Inverse Secant sec-1 Sec-1 arcsec Arcsec
The inverse function of secant.
You are watching: Sec^-1(2)
Basic idea: To find sec-1 2, we ask "what angle has secant equal to 2?" The answer is 60°. As a result we say that sec-1 2 = 60°. In radians this is sec-1 2 = π/3.
More: There are actually many angles that have secant equal to 2. We are really asking "what is the simplest, most basic angle that has secant equal to 2?" As before, the answer is 60°. Thus sec-1 2 = 60° or sec-1 2 = π/3.
Details: What is sec-1 (–2)? Do we choose 120°, –120°, 240° , or some other angle? The answer is 120°. With inverse secant, we select the angle on the top half of the unit circle. Thus sec-1 (–2) = 120° or sec-1 (–2) = 2π/3.
In other words, the range of sec-1 is restricted to <0, 90°) U (90°, 180°> or . Note: sec 90° is undefined, so 90° is not in the range of sec-1.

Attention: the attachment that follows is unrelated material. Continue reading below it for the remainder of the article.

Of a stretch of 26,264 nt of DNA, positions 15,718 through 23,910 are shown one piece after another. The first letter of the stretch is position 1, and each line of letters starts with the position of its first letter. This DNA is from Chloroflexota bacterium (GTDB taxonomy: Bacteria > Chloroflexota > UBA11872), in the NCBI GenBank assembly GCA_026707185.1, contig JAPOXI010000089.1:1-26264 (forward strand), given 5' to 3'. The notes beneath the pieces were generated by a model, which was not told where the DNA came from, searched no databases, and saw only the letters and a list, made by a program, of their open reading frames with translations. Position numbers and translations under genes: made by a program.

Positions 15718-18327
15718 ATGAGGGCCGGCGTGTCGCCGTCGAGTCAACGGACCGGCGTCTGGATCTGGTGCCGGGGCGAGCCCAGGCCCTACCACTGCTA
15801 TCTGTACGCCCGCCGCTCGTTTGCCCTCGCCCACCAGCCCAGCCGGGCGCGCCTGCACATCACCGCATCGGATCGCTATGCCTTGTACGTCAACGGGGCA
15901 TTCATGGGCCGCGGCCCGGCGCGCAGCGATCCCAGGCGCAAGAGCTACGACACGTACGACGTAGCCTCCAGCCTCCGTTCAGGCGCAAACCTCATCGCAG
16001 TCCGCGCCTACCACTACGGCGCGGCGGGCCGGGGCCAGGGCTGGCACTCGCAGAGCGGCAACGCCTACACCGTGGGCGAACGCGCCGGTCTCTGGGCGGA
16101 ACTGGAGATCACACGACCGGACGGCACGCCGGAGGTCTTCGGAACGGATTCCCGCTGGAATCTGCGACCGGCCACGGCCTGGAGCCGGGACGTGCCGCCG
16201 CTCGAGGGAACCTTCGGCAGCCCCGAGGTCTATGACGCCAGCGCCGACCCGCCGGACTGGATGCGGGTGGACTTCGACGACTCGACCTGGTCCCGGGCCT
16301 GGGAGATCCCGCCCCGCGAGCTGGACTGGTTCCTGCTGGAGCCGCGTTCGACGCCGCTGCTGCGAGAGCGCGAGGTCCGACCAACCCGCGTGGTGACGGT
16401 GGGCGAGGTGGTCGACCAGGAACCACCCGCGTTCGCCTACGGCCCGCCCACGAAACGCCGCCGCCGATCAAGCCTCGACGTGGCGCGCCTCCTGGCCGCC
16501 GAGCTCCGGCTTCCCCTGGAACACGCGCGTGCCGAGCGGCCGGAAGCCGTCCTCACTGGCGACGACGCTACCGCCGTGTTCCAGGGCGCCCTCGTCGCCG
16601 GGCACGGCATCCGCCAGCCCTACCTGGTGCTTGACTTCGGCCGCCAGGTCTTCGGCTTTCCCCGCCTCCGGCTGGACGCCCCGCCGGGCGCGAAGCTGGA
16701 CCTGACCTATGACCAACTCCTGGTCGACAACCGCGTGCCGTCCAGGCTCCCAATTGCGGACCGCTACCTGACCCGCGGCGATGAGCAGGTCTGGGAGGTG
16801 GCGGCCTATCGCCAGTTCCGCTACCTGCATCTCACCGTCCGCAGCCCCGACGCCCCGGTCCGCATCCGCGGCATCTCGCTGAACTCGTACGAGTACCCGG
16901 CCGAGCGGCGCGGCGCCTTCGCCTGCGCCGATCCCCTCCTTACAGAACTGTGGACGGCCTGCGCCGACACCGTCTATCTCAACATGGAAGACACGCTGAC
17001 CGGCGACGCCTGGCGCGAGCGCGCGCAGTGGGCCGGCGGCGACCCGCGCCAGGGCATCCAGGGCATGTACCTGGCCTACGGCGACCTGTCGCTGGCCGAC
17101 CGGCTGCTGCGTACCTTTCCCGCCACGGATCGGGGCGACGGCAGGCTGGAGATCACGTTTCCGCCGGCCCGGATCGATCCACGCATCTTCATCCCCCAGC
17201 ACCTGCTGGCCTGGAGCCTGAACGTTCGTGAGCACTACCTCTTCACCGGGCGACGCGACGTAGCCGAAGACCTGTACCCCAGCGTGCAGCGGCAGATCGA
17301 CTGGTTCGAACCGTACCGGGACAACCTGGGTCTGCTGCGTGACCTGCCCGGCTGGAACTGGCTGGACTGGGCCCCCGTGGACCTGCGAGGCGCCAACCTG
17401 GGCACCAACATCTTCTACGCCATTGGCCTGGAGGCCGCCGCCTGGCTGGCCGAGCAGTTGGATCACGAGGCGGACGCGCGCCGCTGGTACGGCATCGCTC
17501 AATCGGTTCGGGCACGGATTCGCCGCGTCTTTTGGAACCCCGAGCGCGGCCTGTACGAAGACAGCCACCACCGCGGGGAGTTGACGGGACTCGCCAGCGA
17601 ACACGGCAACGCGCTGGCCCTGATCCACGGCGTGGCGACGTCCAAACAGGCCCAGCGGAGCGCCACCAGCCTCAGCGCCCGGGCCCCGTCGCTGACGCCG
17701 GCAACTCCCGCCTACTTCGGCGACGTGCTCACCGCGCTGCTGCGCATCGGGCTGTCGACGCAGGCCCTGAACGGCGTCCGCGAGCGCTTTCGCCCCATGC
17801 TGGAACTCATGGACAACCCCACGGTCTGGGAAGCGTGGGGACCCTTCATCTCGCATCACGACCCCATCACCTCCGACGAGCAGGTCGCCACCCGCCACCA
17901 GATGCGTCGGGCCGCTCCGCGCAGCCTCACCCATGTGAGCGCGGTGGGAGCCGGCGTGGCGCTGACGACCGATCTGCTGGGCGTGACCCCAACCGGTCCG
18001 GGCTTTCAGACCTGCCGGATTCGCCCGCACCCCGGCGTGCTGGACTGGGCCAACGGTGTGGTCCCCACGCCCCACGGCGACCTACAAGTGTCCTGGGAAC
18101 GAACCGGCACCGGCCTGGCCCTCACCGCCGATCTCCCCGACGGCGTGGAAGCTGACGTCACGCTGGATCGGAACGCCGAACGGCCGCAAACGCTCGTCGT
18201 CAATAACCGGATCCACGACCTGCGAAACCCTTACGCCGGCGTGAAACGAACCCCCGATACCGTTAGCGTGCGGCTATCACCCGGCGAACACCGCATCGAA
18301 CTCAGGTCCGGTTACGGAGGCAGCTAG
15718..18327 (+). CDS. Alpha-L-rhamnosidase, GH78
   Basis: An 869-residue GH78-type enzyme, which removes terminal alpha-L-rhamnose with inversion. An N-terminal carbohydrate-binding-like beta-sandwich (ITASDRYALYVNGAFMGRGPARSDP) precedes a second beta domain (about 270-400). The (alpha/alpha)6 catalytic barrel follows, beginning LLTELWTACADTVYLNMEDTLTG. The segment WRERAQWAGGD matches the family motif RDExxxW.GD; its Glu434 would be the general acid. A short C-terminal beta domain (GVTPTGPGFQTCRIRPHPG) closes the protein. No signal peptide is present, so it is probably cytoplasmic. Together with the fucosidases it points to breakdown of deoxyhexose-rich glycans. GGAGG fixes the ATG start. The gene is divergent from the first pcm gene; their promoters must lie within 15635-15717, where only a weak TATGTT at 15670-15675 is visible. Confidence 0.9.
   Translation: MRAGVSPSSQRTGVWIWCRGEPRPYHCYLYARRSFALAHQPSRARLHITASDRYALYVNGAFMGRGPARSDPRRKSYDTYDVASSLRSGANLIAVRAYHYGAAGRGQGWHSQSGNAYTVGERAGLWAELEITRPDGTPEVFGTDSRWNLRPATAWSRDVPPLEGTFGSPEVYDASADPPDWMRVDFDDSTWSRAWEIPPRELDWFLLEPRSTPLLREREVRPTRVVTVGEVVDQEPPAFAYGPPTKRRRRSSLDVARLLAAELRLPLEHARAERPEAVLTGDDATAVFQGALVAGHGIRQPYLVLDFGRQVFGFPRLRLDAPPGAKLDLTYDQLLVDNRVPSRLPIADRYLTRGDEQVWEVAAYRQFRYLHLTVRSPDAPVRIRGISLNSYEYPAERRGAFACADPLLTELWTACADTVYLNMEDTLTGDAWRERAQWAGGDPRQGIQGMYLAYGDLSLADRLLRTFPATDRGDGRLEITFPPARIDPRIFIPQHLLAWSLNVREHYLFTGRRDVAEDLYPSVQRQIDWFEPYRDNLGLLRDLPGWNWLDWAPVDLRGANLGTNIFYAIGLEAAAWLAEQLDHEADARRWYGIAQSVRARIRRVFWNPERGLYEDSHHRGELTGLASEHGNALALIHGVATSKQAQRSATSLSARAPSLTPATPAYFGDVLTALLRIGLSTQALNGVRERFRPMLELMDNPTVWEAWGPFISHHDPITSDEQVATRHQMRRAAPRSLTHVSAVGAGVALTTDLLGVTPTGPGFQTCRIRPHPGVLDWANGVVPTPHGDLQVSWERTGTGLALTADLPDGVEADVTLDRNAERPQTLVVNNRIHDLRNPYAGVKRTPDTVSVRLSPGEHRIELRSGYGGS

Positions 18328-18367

Note: arcsec refers to "arc secant", or the radian measure of the arc on a circle corresponding to a given value of secant.
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Technical note: Since none of the six trig functions sine, cosine, tangent, cosecant, secant, and cotangent are one-to-one, their inverses are not functions. Each trig function can have its domain restricted, however, in order to make its inverse a function. Some mathematicians write these restricted trig functions and their inverses with an initial capital letter (e.g. Sec or Sec-1). However, most mathematicians do not follow this practice. This website does not distinguish between capitalized and uncapitalized trig functions.
Inverse trigonometry, inverse trig functions, interval notation